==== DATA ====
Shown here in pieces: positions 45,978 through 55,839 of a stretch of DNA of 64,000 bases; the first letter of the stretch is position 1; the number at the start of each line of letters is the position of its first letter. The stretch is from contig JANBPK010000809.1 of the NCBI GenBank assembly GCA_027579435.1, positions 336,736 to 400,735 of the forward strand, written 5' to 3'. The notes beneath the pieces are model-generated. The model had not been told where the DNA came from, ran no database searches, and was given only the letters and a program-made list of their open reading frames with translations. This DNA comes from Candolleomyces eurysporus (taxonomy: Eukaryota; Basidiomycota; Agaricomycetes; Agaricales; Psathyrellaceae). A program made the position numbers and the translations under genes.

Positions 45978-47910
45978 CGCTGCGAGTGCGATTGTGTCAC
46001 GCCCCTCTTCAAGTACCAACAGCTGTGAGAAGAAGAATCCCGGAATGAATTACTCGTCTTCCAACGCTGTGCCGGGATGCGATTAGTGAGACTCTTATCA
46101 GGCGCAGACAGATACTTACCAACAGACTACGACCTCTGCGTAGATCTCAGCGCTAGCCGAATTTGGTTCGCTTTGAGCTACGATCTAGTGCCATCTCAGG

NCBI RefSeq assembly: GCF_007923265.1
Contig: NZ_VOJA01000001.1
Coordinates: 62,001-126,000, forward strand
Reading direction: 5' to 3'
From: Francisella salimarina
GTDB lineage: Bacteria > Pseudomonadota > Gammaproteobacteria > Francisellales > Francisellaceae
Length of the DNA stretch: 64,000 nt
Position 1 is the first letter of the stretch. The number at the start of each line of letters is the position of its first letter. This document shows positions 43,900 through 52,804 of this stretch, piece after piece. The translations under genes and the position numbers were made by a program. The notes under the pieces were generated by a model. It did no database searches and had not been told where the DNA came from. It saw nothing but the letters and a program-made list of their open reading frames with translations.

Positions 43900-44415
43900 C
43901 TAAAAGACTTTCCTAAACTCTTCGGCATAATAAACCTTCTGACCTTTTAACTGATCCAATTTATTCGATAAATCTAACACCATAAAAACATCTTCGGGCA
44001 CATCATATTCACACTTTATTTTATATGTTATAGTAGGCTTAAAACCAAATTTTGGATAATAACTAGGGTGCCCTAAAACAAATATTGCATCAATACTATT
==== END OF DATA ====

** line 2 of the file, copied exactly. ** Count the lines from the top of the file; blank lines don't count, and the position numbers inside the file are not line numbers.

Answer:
Positions 45978-47910